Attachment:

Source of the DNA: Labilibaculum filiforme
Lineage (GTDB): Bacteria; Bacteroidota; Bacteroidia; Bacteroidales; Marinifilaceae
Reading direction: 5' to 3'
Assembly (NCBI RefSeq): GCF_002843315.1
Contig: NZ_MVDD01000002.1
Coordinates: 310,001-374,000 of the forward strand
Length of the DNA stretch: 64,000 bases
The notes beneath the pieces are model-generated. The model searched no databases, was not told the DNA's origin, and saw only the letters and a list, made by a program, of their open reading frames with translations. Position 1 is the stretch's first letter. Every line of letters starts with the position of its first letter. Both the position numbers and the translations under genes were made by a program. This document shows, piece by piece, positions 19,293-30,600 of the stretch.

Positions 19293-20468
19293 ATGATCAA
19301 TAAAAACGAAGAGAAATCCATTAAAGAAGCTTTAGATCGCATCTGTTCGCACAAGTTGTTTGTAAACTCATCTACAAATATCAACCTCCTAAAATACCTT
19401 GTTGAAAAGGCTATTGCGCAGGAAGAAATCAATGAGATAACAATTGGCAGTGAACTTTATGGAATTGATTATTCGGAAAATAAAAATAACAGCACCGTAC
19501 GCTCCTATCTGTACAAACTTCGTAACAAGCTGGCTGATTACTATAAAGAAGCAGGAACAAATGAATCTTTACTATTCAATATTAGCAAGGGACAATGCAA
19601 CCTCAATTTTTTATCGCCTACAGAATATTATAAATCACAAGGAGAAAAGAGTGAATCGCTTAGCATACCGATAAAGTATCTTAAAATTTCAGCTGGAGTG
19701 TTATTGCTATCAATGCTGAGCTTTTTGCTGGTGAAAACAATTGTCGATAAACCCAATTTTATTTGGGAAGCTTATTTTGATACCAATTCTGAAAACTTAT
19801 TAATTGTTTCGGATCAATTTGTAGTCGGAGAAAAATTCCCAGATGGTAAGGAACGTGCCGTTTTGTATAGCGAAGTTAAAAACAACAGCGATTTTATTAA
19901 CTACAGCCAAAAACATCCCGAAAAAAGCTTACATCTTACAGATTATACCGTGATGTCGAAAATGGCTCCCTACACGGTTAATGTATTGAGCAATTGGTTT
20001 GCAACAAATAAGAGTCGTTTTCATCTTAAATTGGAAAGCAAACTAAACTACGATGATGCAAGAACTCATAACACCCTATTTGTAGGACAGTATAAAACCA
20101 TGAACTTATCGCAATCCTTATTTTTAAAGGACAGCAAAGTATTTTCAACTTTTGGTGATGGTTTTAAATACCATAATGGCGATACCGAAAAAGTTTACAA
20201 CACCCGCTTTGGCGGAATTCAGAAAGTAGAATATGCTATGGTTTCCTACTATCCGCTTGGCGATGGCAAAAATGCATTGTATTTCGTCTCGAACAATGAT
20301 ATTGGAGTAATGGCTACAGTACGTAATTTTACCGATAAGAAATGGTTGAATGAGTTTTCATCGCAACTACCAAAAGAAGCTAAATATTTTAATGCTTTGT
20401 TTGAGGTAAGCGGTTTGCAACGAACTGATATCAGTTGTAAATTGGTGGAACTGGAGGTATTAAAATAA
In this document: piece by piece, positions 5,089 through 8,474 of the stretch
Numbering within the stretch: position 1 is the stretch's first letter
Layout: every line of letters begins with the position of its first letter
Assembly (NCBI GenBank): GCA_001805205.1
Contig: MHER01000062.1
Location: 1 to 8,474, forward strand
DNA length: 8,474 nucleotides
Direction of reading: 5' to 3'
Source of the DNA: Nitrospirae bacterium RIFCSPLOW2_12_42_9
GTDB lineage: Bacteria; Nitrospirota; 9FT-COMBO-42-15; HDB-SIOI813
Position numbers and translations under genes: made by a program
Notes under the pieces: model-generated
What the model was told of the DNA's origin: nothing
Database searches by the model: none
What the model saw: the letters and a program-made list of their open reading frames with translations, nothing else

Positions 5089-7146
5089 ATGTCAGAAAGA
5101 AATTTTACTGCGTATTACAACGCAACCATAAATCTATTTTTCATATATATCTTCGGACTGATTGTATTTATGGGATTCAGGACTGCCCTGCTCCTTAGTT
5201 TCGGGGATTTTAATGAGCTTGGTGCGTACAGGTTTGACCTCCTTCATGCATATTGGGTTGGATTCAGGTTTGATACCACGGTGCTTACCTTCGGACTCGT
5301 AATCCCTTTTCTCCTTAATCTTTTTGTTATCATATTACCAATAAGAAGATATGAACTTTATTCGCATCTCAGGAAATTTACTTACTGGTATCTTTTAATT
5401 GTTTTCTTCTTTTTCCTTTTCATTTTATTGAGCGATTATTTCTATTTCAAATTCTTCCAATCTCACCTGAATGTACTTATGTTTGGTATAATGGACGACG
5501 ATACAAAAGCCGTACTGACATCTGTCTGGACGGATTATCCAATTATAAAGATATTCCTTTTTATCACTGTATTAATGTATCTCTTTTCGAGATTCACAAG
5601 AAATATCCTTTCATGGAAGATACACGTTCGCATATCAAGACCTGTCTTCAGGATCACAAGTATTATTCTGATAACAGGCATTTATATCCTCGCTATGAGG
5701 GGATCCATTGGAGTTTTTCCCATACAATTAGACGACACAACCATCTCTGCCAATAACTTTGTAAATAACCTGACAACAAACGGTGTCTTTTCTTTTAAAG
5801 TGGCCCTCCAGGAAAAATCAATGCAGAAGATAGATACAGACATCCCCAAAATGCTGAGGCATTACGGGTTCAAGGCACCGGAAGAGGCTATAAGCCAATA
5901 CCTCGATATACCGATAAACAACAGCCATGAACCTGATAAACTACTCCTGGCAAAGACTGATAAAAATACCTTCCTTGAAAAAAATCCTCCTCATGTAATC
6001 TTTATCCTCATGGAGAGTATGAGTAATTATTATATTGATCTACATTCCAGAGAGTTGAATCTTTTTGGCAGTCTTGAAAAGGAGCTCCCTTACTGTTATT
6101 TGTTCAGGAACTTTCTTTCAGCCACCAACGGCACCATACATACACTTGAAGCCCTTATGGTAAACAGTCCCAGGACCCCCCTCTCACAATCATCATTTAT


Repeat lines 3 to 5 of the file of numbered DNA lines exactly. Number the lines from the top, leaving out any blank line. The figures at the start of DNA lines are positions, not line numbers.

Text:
Reading direction: 5' to 3'
Assembly (NCBI RefSeq): GCF_002843315.1
Contig: NZ_MVDD01000002.1